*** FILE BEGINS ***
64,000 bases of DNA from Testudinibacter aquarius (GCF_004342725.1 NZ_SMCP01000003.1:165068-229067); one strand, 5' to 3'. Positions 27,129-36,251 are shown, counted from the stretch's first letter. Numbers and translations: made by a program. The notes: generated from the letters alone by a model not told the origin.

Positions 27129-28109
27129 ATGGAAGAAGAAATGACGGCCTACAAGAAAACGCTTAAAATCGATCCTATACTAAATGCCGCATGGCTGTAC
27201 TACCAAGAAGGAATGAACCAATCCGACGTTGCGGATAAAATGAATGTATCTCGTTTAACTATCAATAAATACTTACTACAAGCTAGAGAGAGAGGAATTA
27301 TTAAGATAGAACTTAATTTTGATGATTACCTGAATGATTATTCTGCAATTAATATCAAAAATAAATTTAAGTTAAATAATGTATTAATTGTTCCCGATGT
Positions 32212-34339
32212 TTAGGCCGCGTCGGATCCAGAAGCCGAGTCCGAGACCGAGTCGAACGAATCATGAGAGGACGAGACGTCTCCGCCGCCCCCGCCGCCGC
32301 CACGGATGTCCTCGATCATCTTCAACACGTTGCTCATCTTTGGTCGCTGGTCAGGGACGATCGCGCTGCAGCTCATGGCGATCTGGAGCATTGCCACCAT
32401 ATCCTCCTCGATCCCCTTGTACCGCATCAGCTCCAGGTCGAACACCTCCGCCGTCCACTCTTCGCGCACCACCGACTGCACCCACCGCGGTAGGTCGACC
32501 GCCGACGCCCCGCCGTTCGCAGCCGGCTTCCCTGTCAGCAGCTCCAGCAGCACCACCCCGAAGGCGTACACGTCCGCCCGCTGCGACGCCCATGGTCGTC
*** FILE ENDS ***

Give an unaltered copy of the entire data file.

64,000 bases of DNA from Testudinibacter aquarius (GCF_004342725.1 NZ_SMCP01000003.1:165068-229067); one strand, 5' to 3'. Positions 27,129-36,251 are shown, counted from the stretch's first letter. Numbers and translations: made by a program. The notes: generated from the letters alone by a model not told the origin.

Positions 27129-28109
27129 ATGGAAGAAGAAATGACGGCCTACAAGAAAACGCTTAAAATCGATCCTATACTAAATGCCGCATGGCTGTAC
27201 TACCAAGAAGGAATGAACCAATCCGACGTTGCGGATAAAATGAATGTATCTCGTTTAACTATCAATAAATACTTACTACAAGCTAGAGAGAGAGGAATTA
27301 TTAAGATAGAACTTAATTTTGATGATTACCTGAATGATTATTCTGCAATTAATATCAAAAATAAATTTAAGTTAAATAATGTATTAATTGTTCCCGATGT
Positions 32212-34339
32212 TTAGGCCGCGTCGGATCCAGAAGCCGAGTCCGAGACCGAGTCGAACGAATCATGAGAGGACGAGACGTCTCCGCCGCCCCCGCCGCCGC
32301 CACGGATGTCCTCGATCATCTTCAACACGTTGCTCATCTTTGGTCGCTGGTCAGGGACGATCGCGCTGCAGCTCATGGCGATCTGGAGCATTGCCACCAT
32401 ATCCTCCTCGATCCCCTTGTACCGCATCAGCTCCAGGTCGAACACCTCCGCCGTCCACTCTTCGCGCACCACCGACTGCACCCACCGCGGTAGGTCGACC
32501 GCCGACGCCCCGCCGTTCGCAGCCGGCTTCCCTGTCAGCAGCTCCAGCAGCACCACCCCGAAGGCGTACACGTCCGCCCGCTGCGACGCCCATGGTCGTC